As workers eased the scorching marble bench on the central path leading to the Taj Mahal with cold water and wet towels, onlookers and hosts at the 16th century monument waited for a repeat of that moment. On February 11, 1992, Princess of Wales, Lady Diana, had posed on that bench, with the Taj as the backdrop, and the seat went on to be called the ‘Diana bench’ — a quintessential spot for couples to be photographed.
Twenty-four years later, her son, Britain’s Prince William, and his wife Kate Middleton were nudged on by their hosts to recreate the moment, and the British royal couple were happy to oblige.
During the hour-long guided tour, the couple asked questions on the historical background of the monument and its maker, while marveling at its intricate architecture. Like his mother, Prince William also did not write any comment on the visitor’s book, only signing it.
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“When the Duchess of Cambridge arrived at the central path, she was so overwhelmed that she just said ‘wow’ and looked on in amazement. Prince William, too, was taken aback,” said Mohammed Rizwan, a local tour guide picked for the job following weeks of personal interviews held by the British High Commission.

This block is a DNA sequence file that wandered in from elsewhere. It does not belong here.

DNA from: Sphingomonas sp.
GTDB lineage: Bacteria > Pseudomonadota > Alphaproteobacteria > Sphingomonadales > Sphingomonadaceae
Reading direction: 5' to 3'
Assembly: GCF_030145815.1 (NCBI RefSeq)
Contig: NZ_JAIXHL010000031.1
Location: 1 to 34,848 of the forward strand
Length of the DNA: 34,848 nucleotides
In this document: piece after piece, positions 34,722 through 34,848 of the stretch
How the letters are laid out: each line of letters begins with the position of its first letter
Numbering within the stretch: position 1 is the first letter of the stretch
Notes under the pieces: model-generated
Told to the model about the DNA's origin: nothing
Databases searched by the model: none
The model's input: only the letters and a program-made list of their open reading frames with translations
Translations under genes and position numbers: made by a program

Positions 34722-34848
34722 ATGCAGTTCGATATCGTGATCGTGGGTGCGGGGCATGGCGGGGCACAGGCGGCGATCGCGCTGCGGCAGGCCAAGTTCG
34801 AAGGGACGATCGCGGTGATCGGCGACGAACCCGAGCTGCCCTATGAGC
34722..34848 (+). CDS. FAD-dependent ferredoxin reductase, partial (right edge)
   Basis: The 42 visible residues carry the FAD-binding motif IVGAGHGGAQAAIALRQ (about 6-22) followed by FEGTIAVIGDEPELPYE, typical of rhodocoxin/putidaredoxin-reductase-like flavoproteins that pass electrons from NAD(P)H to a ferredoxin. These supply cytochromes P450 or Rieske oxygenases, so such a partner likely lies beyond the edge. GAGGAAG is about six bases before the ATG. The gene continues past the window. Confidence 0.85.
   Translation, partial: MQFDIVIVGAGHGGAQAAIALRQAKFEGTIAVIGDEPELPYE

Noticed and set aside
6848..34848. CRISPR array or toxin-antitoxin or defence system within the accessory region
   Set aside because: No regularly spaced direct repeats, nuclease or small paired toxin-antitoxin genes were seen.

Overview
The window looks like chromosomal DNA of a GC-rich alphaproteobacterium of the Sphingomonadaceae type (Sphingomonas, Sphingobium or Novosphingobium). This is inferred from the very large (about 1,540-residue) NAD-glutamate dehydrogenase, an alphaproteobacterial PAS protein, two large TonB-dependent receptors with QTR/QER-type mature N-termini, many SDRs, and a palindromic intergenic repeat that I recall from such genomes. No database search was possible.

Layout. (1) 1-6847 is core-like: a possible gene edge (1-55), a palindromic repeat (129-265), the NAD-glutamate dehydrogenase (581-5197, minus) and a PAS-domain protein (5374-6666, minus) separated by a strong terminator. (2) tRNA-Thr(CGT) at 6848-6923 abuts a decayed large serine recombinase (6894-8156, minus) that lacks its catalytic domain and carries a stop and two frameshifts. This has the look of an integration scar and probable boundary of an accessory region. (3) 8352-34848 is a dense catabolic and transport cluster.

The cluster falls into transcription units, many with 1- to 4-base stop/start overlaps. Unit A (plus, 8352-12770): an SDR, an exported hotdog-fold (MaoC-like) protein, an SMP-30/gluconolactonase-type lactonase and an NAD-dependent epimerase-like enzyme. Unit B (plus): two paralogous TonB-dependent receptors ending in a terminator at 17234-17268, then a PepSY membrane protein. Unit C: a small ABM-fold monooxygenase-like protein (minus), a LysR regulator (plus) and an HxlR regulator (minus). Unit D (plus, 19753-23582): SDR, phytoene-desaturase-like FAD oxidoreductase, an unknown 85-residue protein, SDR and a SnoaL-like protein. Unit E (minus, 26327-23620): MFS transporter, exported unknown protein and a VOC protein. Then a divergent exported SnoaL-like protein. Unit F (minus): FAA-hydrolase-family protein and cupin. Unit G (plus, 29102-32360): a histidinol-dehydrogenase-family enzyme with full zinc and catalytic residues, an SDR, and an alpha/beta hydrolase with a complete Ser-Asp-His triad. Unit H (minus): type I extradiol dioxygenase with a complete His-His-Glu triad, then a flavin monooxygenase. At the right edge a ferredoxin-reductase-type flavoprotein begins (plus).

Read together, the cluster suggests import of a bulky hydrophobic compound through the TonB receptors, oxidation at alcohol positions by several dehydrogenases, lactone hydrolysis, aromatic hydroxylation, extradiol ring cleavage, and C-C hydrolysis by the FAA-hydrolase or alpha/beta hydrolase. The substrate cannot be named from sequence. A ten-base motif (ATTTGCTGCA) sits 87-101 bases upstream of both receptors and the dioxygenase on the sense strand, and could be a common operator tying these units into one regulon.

“When I first met them at their suite (in hotel Oberoi Amar Vilas, barely a kilometre from the monument), Prince William asked me what Indians thought of the Taj. He wondered whether it had a religious connotation. I told him it is a matter of pride for us to have this wonder in our country, and that there is nothing religious about it,” Rizwan said. “They were keen to learn more about the history of the monument and its maker, and also curious about the Mughals.”
There is a controversy over the scaffolding put up on three of the four minarets around the main mausoleum as part of ongoing conservation work, and Middleton also reportedly asked about it, Archaeological Survey of India officials maintained that it is not feasible to pull them down only for a VIP visit. “VIP visits to Taj are common and work has to go on. Despite the visit, this time we managed to keep the monument open for tourists and cordoned off only one side. Usually the monument is closed to general visitors on such days but this time the MEA sent a directive to keep it open and cordon off just one section,” an ASI official said.